Friday, January 27, 2017
► In today’s Tri-City Herald — Bill would help ill Hanford workers get compensation — Hanford workers would receive the same protections as firefighters in Washington if they developed serious illnesses, under a bill submitted Thursday for consideration by the state Legislature. The extra protection is needed because of a lack of real-time monitoring and data for chemical vapors at the Hanford tank farms, said Nick Bumpaous, vice president of the Central Washington Building Trades.
► In today’s Seattle Times — ‘Levy cliff’ school-funding showdown looms in state Senate — There could be a McCleary-related showdown Friday in the Washington Legislature. But Democrats and Republicans disagree over whether Democrats could actually push a bill through the Senate to delay what’s known as the “levy cliff” for K-12 schools.
► In the PSBJ — Boeing’s 747 jet program gets reprieve, lifted by big UPS order — Boeing has taken its 747 jet manufacturing program off of life support, saying the Queen of the Skies is doing much better.
► In today’s Seattle Times — Port of Seattle CEO on paid leave for ‘personnel issues’ amid performance review — Ted Fick, who has led the Port for the past 2½ years, is on paid leave for an undetermined amount of time. Officials declined to say why, but said port operations will continue as normal.
► In today’s Seattle Times — King County will pay return postage for 2 special elections in February — King County will test out prepaid postage on ballots in two small elections in February. Expected to cost about $12,000, the test aims to see if prepaid ballots help boost voter turnout.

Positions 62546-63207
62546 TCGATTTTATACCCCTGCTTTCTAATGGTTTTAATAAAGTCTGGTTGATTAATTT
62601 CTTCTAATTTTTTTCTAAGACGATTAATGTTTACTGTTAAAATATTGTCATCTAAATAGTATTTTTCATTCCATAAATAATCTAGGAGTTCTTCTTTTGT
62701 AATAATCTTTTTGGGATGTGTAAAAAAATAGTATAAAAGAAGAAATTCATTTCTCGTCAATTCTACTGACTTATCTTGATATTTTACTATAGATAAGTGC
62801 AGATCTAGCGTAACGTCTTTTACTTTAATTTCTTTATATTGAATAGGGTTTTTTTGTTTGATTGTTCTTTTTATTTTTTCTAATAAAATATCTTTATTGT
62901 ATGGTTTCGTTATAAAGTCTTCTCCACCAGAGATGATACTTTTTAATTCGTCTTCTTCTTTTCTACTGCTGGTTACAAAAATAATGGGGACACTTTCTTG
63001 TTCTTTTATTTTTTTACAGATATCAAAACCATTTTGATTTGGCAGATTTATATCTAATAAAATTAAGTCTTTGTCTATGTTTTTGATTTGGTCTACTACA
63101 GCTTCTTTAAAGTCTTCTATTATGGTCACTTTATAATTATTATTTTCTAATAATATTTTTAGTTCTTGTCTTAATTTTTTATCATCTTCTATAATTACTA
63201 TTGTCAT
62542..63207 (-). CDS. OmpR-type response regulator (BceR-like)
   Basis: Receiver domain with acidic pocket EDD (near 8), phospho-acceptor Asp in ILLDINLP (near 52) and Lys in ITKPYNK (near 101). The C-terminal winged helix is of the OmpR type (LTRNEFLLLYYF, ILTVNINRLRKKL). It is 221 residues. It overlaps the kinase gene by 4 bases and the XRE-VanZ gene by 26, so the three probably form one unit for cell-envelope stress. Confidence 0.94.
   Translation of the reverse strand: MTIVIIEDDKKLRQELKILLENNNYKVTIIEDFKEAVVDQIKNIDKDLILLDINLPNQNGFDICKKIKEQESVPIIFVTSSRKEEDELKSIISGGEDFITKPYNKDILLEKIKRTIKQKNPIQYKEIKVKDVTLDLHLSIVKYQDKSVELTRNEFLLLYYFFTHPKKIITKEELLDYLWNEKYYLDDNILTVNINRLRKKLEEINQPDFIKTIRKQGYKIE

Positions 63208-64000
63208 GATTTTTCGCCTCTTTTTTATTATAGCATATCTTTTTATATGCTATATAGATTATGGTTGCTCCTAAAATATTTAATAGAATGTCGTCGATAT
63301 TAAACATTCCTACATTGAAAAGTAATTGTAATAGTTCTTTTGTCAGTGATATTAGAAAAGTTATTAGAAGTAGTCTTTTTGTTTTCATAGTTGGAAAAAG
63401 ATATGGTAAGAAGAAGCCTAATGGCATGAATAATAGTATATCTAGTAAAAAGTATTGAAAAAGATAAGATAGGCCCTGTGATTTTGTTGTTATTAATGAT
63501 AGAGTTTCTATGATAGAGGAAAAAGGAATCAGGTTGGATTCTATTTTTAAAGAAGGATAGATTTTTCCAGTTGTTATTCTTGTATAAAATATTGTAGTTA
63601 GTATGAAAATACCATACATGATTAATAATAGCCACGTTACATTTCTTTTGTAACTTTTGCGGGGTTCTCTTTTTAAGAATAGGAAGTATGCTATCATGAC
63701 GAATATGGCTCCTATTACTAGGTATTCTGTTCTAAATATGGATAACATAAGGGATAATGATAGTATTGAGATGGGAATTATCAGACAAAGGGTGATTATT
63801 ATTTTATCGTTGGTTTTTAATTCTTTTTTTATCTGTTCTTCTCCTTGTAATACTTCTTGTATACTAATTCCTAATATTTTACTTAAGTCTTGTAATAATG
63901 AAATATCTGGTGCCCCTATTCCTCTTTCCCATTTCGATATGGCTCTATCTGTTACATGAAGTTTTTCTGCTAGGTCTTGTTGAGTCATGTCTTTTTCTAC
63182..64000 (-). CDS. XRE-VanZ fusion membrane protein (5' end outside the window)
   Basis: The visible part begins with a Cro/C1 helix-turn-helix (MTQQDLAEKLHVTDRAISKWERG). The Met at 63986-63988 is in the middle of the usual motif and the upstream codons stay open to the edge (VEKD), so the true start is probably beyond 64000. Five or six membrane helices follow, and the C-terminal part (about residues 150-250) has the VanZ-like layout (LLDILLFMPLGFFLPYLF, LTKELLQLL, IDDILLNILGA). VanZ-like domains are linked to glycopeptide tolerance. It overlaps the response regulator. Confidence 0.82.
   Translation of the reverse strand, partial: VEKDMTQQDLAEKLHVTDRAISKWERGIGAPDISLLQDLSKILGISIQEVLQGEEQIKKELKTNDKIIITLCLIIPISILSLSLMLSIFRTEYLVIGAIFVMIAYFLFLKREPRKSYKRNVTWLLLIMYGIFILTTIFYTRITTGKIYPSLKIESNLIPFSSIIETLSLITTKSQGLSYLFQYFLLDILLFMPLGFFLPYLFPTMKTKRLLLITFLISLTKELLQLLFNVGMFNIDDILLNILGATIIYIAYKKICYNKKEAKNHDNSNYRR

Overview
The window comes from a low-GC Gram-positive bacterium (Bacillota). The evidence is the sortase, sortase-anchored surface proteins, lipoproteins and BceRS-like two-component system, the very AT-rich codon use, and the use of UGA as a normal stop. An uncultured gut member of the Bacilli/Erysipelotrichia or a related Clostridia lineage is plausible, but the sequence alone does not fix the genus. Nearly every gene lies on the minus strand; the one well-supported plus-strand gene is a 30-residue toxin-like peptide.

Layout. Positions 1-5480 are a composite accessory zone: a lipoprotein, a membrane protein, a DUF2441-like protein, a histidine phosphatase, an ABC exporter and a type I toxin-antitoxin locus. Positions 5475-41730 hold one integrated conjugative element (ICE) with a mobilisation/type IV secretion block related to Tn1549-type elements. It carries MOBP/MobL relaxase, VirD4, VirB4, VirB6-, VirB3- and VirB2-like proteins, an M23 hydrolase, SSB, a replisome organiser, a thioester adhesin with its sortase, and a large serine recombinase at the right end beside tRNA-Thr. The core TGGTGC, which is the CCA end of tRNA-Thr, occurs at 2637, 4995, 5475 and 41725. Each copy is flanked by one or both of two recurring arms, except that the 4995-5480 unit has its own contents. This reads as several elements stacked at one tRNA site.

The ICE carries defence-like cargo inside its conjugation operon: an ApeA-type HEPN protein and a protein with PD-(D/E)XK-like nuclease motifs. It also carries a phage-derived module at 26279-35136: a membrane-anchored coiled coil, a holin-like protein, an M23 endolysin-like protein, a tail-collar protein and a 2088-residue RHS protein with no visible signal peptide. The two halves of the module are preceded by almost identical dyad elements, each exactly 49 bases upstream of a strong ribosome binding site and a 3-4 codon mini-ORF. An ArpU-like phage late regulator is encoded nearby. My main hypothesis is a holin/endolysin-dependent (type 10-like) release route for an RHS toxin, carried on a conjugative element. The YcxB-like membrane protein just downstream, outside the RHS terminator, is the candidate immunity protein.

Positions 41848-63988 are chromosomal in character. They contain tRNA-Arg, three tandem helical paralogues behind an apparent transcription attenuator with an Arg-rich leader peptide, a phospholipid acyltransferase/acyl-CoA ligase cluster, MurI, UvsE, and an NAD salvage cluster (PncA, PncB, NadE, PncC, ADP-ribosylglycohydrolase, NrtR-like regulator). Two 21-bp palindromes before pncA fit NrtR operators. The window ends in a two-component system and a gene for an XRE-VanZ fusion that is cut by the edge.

EDITOR’S NOTE — This should be done in ALL elections in Washington state to remove this barrier to voting.
► From The Nation — Immigrant workers are already fighting back against Trump — a decade ago, the immigrant-rights movement seized the national spotlight with a risky act of civil disobedience: It turned May Day 2006 into A Day Without Immigrants, an unprecedented day of strikes and protests in more than 50 cities to prove immigrants’ vital role in the economy, and to demand comprehensive immigration reform. Now, facing a president who threatens to launch even more oppressive border regime, immigrants are once again taking industrial action one workplace at a time — this time, a little bolder, a little angrier, and a little more confident that their communities have their back.
ALSO at The Stand — Trump’s immigration orders ‘bring shame to the U.S.’
► In today’s Seattle Times — Sanctuary cities should fight Trump’s bullying (editorial)
► In today’s Olympian — Olympia mayor vows to defy Trump ‘sanctuary city’ threat